Replacing Mask Mandates With Vaccine Passports

As I wrote last month, we were never going to have permanent masking. But we are going to have permanent health collectivist compulsion. 

Out go the masks, in go the vaccine passports.

Oregon businesses that choose to offer mask-free shopping for people who are fully inoculated against COVID-19 will likely be required to inspect each customer’s vaccination card and check the dates of individual shots, a top state health official said Friday.

That’s the protocol the Oregon Health Authority is expected to adopt when it issues written guidance for businesses in the days ahead. Businesses that don’t want the hassle still will be allowed to require masks regardless of vaccination status.

Dr. Dean Sidelinger, the state health officer and epidemiologist, said verifying vaccinations will be key to ensuring the safety of customers and employees. But, he acknowledged, the shift in federal mask guidance marks a “radical change” and likely will lead to some headaches for local stores.

“Businesses have a choice about which system to implement,” he said, “and individuals have a choice.”

That's not how 'choice' works.

This goes back to the use of public health measures as social science collectivism. The mask guidance has been driven not by medical guidance or 'the science', but by some larger agenda. First, we were told not to wear masks, not because of the 'science', but to reserve them for health care workers. Then we were told to wear them, not because they were especially effective, but as a prompt to maintain social distancing. Now the mask regime is being rapidly dismantled to prompt people to get vaccinated. This is, it goes without saying, the worst way to do it.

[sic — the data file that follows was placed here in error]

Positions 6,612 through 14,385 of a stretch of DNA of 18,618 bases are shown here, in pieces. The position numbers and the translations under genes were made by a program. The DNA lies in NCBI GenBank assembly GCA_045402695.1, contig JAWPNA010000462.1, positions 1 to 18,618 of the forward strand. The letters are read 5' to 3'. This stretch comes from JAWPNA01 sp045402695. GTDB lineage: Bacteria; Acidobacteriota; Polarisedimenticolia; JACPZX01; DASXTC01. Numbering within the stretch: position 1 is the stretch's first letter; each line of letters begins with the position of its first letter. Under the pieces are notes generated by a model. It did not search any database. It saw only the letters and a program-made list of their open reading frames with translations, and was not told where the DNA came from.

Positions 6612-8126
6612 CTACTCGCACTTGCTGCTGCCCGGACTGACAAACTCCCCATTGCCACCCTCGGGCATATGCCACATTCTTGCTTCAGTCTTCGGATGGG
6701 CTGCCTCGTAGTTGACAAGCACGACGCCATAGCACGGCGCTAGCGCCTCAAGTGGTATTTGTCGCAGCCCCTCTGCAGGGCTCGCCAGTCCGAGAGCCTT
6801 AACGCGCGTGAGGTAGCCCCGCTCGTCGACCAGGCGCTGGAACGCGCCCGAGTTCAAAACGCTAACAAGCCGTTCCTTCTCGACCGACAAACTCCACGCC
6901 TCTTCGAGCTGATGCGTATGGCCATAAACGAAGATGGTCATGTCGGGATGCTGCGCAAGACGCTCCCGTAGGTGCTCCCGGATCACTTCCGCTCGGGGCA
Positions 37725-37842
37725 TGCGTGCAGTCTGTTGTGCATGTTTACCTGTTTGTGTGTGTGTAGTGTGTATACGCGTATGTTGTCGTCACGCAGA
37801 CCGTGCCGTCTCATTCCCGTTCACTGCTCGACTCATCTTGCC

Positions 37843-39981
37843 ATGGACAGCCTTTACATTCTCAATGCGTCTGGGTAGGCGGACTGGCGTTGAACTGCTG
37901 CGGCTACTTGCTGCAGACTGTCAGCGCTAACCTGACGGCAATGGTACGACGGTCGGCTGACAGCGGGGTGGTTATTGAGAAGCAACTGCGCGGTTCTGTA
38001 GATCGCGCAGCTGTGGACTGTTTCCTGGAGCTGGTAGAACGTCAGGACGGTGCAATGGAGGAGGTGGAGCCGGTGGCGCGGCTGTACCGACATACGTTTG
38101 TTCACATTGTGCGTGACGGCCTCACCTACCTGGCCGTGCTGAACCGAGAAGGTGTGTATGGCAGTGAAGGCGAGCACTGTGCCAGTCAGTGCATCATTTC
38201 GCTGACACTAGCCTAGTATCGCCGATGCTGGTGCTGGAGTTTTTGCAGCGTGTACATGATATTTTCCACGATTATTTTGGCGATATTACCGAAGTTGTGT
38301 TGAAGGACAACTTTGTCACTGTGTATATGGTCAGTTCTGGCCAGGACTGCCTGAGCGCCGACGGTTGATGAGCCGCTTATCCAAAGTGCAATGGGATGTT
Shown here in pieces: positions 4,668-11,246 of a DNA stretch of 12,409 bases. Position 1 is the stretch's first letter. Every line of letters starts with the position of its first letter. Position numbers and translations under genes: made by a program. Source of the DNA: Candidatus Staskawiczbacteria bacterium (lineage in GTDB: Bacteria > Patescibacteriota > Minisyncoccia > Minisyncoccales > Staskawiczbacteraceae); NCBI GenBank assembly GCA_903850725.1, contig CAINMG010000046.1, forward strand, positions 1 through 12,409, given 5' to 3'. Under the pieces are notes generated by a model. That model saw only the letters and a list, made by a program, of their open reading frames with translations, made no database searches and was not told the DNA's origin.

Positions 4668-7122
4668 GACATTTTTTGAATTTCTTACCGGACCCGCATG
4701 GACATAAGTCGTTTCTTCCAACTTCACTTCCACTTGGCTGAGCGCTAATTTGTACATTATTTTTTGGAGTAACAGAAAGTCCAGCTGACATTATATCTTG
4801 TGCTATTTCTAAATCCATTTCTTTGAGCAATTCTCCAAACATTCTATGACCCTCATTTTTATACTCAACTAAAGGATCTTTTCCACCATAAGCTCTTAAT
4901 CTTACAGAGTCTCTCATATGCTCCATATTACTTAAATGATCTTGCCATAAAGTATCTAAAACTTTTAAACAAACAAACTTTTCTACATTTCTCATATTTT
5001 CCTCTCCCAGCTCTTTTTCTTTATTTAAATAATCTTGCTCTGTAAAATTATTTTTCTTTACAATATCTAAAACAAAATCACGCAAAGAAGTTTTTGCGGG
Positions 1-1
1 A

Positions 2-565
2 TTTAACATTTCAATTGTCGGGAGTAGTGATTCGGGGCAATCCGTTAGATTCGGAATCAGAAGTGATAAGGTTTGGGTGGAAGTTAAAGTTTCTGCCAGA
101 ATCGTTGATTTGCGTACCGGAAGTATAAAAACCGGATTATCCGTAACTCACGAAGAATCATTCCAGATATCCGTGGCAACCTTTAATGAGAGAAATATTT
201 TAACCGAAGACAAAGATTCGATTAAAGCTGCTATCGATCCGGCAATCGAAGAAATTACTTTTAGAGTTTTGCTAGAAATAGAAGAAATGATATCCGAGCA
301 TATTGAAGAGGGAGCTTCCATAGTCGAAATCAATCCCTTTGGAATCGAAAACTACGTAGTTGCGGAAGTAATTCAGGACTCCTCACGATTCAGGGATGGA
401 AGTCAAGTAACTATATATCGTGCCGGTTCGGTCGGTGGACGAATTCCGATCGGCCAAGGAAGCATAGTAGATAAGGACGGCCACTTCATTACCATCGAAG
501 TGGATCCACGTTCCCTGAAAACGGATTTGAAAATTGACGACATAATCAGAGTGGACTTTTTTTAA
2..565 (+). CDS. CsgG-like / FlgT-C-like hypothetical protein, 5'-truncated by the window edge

Public health measures are not meant to be a means to an end. When you repeatedly tell people to do things, not because they're medically valid in and of themselves, but because you're 'nudging' them to do what you really want, that's a totalitarian scheme that destroys public trust.

This is the 'nudge' that Obama embraced.

Behavioral “nudges” can increase college enrollment by low-income students, boost health insurance take up, encourage federal workers to save for retirement, cut delinquencies on student loans, reduce vendor fraud, and save paper, according to the first annual report of the White House’s “nudge” unit.

President Obama established the unit—officially known as the Social and Behavioral Sciences Team (SBST)—to use insights from psychology, behavioral economics, and other decision sciences to improve federal programs and operations. 

Obama created this nightmarish manipulation department through executive order. It's not clear if Trump overrode that executive order. While the team no longer officially exists, it can be revived.

On Tuesday President Barack Obama issued an executive order formally establishing the White House Social and Behavioral Sciences Team while also directing federal agencies to examine how they can use behavioral science to improve outcomes for citizens across the United States.

“Adopting the insights of behavioral science will help bring our government into the 21st century in a wide range of ways—from delivering services more efficiently and effectively to accelerating the transition to a clean energy economy; to helping workers find better jobs, gain access to educational opportunity, and lead longer, healthier lives,” Obama explained in a statement.

To mark Obama’s executive order, the White House Office of Science and Technology Policy hosted an informational event at the White House which featured remarks from Nobel Laureate Daniel Kahneman, Harvard Professor and Nudge co-author Cass Sunstein, as well as a number of leaders of White House Policy Councils.  

Since 2014, the Social and Behavioral Sciences Team, often referred to as the ‘US Nudge Unit,’ has been working quietly within the White House Office of Science and Technology Policy. 

The 'Nudge' state is everywhere now.

Yesterday, the Social and Behavioral Sciences Team—led by Maya Shankar, a Senior Advisor at the Office of Science and Technology Policy—also issued its first annual report detailing findings from more than a dozen behavioral science initiatives it conducted over the past year.

Shankar now works for Google. Which seems only appropriate.

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